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Lingual Diversity

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"hot tango in the land of ice and fire and rock" [Apr. 12th, 2009|11:38 am]
Lingual Diversity

zombiedisco101
The indirectness of their exchanges had become even more elliptical. He's following his thoughts into the colon of a social beast he can't come close to loving. She's holding hands with love on a visit to the barren edge of life.

"They're like fire and ice," Alice Adams, their editor in London, had told her colleague. "Except they keep taking turns. Switching back and forth. Being one thing, and then another. Sometimes in the same paragraph. Like it doesn't really matter."

Daniel Trim, her senior editor, had asked why she thought they'd even bothered. Starting something with no direction, that didn't seem to be going anywhere. She'd asked herself that same question. More than once. So in a phone call with the boy about something else, she slipped in the question the editors all had.

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(no subject) [Apr. 11th, 2009|06:40 pm]
Lingual Diversity

chainsofgold
The country, the landscape, everything was different. A cross of the Pyrenees, the arctic and Hawaii. Hawaii is said to have a lot of different climates, sub arctic to tropical, but not even the volcanoes, to use an old cliché, spewing ash into the air making the countryside harsh could even compare to harshness of the countryside here.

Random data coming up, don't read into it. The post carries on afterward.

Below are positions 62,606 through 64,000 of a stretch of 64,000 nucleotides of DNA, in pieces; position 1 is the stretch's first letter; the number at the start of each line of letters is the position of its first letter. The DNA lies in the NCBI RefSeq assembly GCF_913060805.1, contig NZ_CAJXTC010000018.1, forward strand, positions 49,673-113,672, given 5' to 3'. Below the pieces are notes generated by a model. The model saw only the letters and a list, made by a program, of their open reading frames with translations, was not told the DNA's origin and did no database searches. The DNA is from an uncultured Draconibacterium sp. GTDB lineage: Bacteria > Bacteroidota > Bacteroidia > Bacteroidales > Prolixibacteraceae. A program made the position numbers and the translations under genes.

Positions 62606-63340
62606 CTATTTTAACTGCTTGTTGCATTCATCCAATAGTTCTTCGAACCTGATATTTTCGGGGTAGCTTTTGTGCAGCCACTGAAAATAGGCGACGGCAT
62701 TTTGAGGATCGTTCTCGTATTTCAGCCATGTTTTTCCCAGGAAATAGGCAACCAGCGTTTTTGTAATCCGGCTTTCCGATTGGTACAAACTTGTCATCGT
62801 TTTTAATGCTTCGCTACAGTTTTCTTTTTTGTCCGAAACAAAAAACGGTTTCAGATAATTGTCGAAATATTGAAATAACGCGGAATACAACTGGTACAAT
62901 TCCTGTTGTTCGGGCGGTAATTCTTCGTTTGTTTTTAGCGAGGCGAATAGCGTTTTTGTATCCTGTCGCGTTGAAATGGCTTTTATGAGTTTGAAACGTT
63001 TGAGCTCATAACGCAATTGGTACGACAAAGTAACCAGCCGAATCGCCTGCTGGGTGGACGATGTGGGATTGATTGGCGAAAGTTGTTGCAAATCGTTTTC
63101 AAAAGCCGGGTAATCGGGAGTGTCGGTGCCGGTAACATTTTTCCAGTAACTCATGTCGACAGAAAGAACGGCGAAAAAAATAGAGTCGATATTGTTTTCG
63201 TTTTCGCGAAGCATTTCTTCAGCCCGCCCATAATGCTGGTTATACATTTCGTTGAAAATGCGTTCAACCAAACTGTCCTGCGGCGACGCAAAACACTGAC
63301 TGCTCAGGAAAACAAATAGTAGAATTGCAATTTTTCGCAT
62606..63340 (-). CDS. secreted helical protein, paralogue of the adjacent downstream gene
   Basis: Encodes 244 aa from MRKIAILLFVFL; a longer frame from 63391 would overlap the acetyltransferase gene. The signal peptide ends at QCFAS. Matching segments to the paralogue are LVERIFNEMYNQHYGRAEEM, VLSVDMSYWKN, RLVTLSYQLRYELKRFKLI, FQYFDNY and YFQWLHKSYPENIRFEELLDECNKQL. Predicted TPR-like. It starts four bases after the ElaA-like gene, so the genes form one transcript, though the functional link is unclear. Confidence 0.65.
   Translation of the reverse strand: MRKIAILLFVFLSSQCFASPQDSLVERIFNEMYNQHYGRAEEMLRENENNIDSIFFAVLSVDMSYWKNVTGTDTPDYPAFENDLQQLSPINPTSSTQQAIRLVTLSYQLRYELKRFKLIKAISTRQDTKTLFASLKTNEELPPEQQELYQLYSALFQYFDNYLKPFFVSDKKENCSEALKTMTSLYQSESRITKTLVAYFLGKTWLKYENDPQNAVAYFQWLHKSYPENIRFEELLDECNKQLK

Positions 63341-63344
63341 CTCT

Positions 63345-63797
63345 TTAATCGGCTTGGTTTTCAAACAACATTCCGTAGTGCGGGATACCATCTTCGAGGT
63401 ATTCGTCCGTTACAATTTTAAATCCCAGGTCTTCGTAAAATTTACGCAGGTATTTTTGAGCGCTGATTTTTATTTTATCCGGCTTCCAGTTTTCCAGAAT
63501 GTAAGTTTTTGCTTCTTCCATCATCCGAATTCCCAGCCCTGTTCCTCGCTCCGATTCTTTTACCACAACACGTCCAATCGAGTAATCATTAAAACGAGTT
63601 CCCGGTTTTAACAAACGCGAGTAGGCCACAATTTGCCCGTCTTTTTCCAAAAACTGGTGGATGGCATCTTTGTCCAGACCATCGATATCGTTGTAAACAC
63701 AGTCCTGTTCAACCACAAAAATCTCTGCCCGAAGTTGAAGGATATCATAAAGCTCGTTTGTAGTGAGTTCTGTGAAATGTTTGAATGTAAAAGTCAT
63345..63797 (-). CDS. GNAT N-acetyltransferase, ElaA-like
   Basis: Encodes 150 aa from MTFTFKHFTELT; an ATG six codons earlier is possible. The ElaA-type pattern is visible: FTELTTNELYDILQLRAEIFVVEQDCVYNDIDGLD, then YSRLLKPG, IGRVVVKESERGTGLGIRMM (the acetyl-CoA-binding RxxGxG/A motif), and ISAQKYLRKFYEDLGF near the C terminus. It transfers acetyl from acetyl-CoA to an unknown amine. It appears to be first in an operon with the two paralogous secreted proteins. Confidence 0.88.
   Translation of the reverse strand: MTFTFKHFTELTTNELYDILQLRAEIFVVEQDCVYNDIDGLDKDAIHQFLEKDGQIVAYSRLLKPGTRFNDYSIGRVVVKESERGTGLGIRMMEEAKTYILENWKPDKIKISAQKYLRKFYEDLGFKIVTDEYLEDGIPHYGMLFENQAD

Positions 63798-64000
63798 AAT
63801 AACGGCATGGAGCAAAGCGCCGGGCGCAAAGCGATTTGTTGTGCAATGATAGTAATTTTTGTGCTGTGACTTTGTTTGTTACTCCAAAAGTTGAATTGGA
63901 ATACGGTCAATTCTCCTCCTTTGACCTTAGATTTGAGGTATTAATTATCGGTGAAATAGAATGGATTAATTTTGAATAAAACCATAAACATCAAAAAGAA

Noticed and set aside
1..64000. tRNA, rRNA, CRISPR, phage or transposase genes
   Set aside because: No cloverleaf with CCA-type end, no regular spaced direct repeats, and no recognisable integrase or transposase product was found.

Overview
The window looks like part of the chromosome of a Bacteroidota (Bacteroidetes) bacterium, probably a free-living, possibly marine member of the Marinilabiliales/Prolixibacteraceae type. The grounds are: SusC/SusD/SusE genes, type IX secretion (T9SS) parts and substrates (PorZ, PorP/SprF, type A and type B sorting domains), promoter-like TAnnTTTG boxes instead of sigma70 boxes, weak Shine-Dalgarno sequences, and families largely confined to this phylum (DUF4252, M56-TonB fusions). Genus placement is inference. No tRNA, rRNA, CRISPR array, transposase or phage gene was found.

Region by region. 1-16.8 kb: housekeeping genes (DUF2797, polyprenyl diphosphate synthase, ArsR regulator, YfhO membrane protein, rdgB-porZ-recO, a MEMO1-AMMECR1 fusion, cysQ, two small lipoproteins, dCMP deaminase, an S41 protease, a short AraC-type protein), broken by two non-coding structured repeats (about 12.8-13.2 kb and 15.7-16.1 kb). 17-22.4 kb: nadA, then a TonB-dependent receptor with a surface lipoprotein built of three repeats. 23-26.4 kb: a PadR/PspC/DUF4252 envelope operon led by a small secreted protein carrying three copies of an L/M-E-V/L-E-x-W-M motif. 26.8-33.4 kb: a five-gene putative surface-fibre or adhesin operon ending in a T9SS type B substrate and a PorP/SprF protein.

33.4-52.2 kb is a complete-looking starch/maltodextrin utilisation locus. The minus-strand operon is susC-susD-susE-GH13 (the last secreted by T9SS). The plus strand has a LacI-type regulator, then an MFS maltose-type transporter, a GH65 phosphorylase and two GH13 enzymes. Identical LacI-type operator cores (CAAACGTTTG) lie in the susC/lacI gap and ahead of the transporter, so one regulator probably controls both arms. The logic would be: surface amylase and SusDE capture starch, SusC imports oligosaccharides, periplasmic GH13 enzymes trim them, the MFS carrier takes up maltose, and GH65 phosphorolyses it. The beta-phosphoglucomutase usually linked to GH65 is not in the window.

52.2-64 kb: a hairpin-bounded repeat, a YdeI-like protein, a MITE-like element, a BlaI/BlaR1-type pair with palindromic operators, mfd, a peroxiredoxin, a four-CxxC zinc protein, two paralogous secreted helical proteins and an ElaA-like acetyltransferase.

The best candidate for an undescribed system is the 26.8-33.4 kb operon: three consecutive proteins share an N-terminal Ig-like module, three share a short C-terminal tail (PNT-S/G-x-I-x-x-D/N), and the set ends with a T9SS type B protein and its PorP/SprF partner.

There were little doors on some of the rocks, rocks bigger than an oversized SUV that the stereotypical American drives. They say elves lived in the rocks, a small detail that made the countryside seem magical instead of one of the last outposts of humanity in the modern world, where even now not everyone had running water.

It is possible to believe in luck or in something else, and the rock fall that surrounded the house made it possible to believe that they had been kind to the elves. The owners weren't the luckiest people in the world officially but they were close.

The landscape made the adjectives run out, all words long ago used by others and did not help in describing a countryside that had to be seen, experienced, walked through.

The colours were different, more vivid brighter, or maybe it was just the hand she was holding, the person she was with all the time.

In the end, hormones will do a lot.
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"out of gas, and other economies of metaphor" [Apr. 9th, 2009|11:26 am]
Lingual Diversity

zombiedisco101
The boy was out of gas. "Out of gas" being an expression used, sometimes, in the boy's "mom and apple pie" of origin. Which was a place where mom and apple pie was used as a kind of loosey-goosey at the waistband and drooping south to just below the north pole of your butt crack, synonym for "country." 'Tis of thee.